I stood on the roof this past Wednesday and watched as the fireworks (rockets) went glare celebrating our precious freedom that we take for granted. To me, July Fourth is more than summer BBQs and fireworks, it is a day to honor and appreciate the people that have defended our liberty over the past 236 years. We have all seen the television commercials for The Wounded Warrior Project, a worthy cause that deserves our support, but I would like to share with you how robotics is helping our returning veterans cope with their lost limbs.
At the University of Granada researchers have developed a major breakthrough in using microcircuitry in the brain or “artificial cerebellum” to control the locomotive actions of an attached robotic arm. The cerebellum traditionally controls and coordinates the body’s movement. Robot designers have been challenged historically with mimicking the human body’s precise movements while balancing dangerous and possibly lethal malfunctions of strength and speed. To counter this, the University of Granada team has “implemented a new cerebellar spiking model that adapts to corrections and stores their sensorial effects; in addition, it records motor commands to predict the action or movement to be performed by the robotic arm.”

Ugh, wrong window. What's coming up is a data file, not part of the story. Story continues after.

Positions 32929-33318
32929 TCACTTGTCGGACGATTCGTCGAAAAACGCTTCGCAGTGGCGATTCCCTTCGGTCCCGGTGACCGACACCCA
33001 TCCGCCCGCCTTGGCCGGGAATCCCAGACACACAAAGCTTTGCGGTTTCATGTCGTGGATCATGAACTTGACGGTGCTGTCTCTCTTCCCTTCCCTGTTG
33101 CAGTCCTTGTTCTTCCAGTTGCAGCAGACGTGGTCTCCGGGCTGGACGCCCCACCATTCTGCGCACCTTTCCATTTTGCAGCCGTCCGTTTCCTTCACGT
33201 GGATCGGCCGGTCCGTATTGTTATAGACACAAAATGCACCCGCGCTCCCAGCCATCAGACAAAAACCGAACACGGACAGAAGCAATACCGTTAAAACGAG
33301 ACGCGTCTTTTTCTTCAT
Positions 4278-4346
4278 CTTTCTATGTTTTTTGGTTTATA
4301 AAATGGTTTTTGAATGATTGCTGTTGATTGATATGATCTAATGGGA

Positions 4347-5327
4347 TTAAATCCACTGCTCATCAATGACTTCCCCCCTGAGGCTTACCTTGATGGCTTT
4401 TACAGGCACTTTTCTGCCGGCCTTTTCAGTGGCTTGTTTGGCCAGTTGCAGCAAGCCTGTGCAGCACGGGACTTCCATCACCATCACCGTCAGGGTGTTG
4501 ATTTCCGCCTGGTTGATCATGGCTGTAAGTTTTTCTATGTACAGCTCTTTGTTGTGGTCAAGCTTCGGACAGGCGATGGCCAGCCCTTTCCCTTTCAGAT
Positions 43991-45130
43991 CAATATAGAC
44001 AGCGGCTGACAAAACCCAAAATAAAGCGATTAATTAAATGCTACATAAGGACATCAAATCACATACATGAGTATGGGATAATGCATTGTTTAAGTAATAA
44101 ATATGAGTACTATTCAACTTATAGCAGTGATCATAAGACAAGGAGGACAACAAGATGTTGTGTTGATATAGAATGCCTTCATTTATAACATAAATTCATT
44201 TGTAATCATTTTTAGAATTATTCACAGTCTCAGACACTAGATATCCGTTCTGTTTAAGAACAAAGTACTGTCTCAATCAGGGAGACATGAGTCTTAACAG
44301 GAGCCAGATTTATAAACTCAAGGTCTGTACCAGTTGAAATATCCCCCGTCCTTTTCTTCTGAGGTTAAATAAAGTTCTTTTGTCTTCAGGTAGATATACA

In conjunction with the robotic arm featured in the above video, the Granada model offers the most promise for amputees to become real bionic men and women. According to published reports this “cerebellar model” potentially enables patients to have extraordinary mobility with their robotic appendages. It is the synergy between biophysics and robotics that enables “biologically-inspired architectures” to improve mankind and help our most deserving heroes.